I'd also point out that until such time as the Linux distros fully take over testing and bustage fixing, Mozilla developers are going to be the ones tasked with fixing x64 regressions. And so from that practical point of view, we should really have full coverage because that job sucks if you have no historical data and don't catch problems early. There's a few other points I'd make, but I think a newsgroup thread would be more appropriate to continue this discussion -- especially if there's a serious desire to shift the testing burden to distros (which seems like a major policy shift to me). Who wants to start the thread?
Created attachment 429172 [details] [diff] [review] enable debug builds for Linux 64 This has been enabled on staging and has been working.
Comment on attachment 429172 [details] [diff] [review] enable debug builds for Linux 64 You still have ccache in here, please get rid of it.
Created attachment 429173 [details] [diff] [review] enable debug builds for Linux 64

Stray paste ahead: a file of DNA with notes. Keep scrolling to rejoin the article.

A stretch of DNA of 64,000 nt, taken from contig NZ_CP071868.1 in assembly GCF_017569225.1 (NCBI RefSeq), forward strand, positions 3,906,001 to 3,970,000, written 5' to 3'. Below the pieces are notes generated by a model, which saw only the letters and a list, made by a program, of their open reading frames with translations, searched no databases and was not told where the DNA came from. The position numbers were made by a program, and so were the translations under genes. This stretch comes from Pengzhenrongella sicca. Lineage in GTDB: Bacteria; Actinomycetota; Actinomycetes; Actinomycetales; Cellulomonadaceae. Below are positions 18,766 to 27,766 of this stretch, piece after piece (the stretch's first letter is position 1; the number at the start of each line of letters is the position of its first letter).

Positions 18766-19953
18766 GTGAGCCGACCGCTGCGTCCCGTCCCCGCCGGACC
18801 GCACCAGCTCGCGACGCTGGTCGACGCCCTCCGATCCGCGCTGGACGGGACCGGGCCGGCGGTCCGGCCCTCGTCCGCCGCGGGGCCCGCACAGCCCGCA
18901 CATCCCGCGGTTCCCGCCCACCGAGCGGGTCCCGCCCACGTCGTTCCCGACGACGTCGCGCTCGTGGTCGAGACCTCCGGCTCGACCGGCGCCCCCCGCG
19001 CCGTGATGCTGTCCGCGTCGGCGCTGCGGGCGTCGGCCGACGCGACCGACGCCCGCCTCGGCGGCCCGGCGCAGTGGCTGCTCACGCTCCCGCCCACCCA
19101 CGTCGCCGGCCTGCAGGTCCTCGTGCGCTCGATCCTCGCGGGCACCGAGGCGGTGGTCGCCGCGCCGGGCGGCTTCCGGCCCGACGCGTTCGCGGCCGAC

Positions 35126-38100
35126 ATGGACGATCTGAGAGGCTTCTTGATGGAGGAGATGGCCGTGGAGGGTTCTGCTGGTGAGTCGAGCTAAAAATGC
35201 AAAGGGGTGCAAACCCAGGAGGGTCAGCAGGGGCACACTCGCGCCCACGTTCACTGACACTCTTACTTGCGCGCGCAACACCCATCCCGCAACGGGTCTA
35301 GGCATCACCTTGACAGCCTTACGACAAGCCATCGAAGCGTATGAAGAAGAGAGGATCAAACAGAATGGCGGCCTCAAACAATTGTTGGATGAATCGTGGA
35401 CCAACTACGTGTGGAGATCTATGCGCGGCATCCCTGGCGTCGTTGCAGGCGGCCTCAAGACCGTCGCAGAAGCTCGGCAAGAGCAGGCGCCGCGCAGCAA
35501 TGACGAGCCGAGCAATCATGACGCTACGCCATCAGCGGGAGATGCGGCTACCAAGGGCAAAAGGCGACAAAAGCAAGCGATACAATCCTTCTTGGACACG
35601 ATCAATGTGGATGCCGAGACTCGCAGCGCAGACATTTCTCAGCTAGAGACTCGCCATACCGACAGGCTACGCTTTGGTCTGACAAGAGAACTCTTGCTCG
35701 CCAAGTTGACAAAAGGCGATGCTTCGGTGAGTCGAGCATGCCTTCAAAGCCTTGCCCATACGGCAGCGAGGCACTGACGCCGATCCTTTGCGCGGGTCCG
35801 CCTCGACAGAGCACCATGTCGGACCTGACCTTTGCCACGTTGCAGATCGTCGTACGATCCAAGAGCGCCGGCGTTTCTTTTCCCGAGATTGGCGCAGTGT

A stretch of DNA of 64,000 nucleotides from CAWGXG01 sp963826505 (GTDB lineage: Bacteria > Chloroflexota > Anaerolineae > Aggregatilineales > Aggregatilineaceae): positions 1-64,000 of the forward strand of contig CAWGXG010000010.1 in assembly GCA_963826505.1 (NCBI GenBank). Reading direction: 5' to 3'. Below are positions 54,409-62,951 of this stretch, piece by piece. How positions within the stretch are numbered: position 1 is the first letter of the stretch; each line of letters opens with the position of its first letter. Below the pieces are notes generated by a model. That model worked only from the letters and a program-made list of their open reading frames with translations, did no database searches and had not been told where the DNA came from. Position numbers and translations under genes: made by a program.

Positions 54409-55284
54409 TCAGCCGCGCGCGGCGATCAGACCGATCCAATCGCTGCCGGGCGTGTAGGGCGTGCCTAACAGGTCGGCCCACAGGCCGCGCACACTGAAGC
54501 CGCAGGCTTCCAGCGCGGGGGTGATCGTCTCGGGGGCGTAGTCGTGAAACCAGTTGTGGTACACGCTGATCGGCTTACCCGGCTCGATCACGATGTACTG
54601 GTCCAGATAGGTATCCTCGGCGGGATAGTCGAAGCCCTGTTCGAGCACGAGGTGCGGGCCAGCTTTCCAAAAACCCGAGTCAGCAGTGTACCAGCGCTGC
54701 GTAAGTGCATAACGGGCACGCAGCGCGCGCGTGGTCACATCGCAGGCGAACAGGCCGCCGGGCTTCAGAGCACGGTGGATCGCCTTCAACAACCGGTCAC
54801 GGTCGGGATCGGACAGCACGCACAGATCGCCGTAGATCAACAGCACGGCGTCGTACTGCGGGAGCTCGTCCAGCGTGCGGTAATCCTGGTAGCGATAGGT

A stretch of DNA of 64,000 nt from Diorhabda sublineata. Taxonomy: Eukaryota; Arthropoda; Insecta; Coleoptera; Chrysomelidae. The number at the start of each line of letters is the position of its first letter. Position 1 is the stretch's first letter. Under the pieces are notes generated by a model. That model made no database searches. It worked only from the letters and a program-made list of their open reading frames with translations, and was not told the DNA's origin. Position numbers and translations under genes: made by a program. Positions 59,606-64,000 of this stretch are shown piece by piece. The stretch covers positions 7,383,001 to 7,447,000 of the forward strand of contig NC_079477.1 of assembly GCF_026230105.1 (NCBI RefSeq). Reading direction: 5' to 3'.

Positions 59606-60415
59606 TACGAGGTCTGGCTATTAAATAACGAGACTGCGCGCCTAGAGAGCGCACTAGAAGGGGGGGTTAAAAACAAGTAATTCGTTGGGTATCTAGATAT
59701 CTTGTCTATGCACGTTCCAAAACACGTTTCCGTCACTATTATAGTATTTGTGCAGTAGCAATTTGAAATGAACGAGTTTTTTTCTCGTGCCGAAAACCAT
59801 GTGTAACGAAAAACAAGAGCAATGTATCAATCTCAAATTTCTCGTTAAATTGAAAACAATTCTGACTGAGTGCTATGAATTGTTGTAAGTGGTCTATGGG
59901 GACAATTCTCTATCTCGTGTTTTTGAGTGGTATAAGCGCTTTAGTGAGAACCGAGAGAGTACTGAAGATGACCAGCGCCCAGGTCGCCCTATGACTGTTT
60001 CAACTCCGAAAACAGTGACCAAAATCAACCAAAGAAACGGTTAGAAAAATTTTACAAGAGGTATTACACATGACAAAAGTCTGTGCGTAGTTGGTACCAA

Created attachment 429177 [details] [diff] [review] enable debug builds for Linux 64 (v3)
Comment on attachment 429177 [details] [diff] [review] enable debug builds for Linux 64 (v3) http://hg.mozilla.org/build/buildbot-configs/rev/9e15aa609448 Masters reconfigured. Triggered some debug builds.
I am hiding the the debug builds for a couple of branches until I get them fixed: * electrolysis * lorentz
Created attachment 429264 [details] [diff] [review] disable electrolysis linux64 debug builds r+ from aki over IRC. I will have e10n leak builds completely disabled (not just hidden) until the bug 547029 is fixed. If I don't the L64 slaves will stay for long times of periods trying to post to the graph server and therefore causing delays for all other builds. I will land this later tonight.
Comment on attachment 429264 [details] [diff] [review] disable electrolysis linux64 debug builds There is no need for this patch after all since that builder is not that active (depends on checkins on that branch). We still want the graph patch to land on Monday.